1. Scottish People Speak in Code: This takes some getting used to. For example, it's not really polite to directly ask someone what they do for a living. Sure, that is the second thing we ask each other in North America, right after "What's your name?" but not so in the UK. So instead, you need to find these sort of details out in a roundabout way. You will need to carry out a careful conversation and only when it is hinted at, may you ask someone what they do or openly try to guess. The same can be said about asking someone if they're single/ married. Sure, you may be used to being directly asked this by a dude in Canada but over here? Not so much.

You see, here in the UK/ Scotland, there is a lot more happening than what would appear on the surface. For example, in a busy bar, rather than a barman/woman openly asking who is next (although sometimes they do), there is a subtle social interaction taking place. Without uttering any words, the server will know who is to be served next, just by making eye contact with thirsty patrons at the bar. If the server incorrectly eyes someone who is not next in line for a pint, they will usually shake their head and point at who should be next - if they're a decent human, anyway. Obviously if you're a patron at a busy pub in the UK, you can't wave your hands or make a point of being FORTH RIGHT and saying that you're next; SORRY, that's just the rules, Yanks. What can I say, they like rigid social codes over here.

So, if you happen to find a Scottish lad who you like and you think may like you, I would say this: HANG IN THERE, GIRL. Eventually all will become clear (hopefully).

The thing to remember about guys - Canadian, American, Scottish or otherwise - is that they tend to show you how they feel. Sure, they may not literally tell you but on the other hand, if they're making an effort to see or arrange to see you: what's that telling you? Which brings me to my second point:

2. Scottish guys - on the surface- have limited emotions. Look, I don't make the rules, just the observations, ok? But in my experience, there seems to be a more old-fashioned approach to how men are perceived and portrayed in the UK than in Canada. In Glasgow, at least, people talk about the "hardness"of the cities inhabitants; it's not called a Glasgow Kiss for nothing and Glaswegian men are allowed to show limited emotions: anger (usually when their football team loses), elation (usually when their football team wins) and general day-to-day being at peace with the world. That's it.

Now, obviously this is a sweeping generalisation and not true of all Scottish men. Indeed, I would say that it's rapidly changing for the better. However, I still think there is some hang over from the "olden times" when it was generally encouraged for men to be the "strong and stoic" type. Clearly I don't approve of such encouragement because I think it's important to remember that men are a lot more complicated and dare I say it, delicate than we let them be.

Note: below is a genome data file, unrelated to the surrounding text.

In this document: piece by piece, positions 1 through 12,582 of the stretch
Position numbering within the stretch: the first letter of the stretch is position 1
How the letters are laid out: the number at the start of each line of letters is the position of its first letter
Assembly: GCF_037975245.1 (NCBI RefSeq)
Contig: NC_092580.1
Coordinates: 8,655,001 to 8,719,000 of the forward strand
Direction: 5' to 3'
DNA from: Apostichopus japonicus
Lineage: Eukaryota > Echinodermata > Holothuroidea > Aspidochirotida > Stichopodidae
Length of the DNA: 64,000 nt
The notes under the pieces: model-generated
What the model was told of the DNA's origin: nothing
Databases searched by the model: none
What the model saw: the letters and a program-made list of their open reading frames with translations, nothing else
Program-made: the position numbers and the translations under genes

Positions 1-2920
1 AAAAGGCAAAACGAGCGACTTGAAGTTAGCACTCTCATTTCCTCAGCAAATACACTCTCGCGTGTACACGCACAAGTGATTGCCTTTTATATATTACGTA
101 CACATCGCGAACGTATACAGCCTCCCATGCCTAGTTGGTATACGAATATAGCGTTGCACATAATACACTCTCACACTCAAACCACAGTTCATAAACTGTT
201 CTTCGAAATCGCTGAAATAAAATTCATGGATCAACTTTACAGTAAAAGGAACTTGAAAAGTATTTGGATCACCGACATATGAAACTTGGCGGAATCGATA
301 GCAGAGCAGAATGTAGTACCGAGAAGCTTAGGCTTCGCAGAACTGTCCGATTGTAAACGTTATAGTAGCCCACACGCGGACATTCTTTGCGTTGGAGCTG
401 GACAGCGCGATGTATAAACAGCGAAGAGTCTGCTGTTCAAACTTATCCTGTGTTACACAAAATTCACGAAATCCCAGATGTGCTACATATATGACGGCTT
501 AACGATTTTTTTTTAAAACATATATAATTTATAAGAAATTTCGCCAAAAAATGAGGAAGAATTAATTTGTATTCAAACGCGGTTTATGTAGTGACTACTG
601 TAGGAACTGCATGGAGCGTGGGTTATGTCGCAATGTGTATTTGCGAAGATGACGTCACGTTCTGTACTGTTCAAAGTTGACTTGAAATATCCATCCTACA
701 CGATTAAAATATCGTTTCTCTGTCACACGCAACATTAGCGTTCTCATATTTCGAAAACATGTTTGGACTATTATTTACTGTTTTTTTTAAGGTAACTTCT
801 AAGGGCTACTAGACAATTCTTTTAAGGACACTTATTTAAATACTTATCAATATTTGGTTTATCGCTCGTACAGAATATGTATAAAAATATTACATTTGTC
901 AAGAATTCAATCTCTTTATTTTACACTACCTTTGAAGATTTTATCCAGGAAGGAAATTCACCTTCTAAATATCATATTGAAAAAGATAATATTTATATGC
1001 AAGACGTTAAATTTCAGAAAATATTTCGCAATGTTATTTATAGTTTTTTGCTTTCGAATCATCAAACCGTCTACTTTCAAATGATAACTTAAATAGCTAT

So, remember: there is a person beyond that limited Man Box exterior.

3. (a) You might need to go to the pub more: Look, we'll probably never even come close to what our Scottish cousins can partake in, booze wise, but you might as well start trying: if you can't beat 'em, join 'em, right? Sadly, this is where a lot of the action is. In Canada, we usually go to other people's houses to get shit-faced but over here, people go to a pub in order to pay twice as much to shout over loud music. The one thing, however, that you won't get at a lot of Canadian house parties is one thing that the Brits/ Scots excel at: playful banter.

3(b). Scottish people love and appreciate a good chinwag/ banter. There are many things I love about Scotland and Scottish people (humour, landscape, friendliness) but the one thing that really makes me fall for this country is their sheer delight at a good chat/ rant session. Whereas we Canadians are a lot more utilitarian when it comes to words, the Scots are playful and cheeky. If you want to date a Scottish dude, be prepared for some verbal jousting; these people can talk rings around us.

4. Scottish people don't really date: I said it before and let me elaborate more: Scottish people don't have the dating culture that we do in North America; they don't even like to say the word, "date". The word and idea makes people uneasy - perhaps it is, once again, too forth right and too straight-forward (I KNOW, RIGHT?!) Scottish people wouldn't think too much about sleeping with a near stranger they met in a club, but asking for their number and to take them out for a meal? No.

This isn't a judgement on a nation - just a mere lifeline for confused North American ladies.

5. Get used to having the "piss" taken out of you: So you find yourself on a NON-DATE/ JUST HANGING OUT WITH a Scottish dude but he seems to continually make fun of you. Don't be offended rather, chin up, doll, this means he likes you!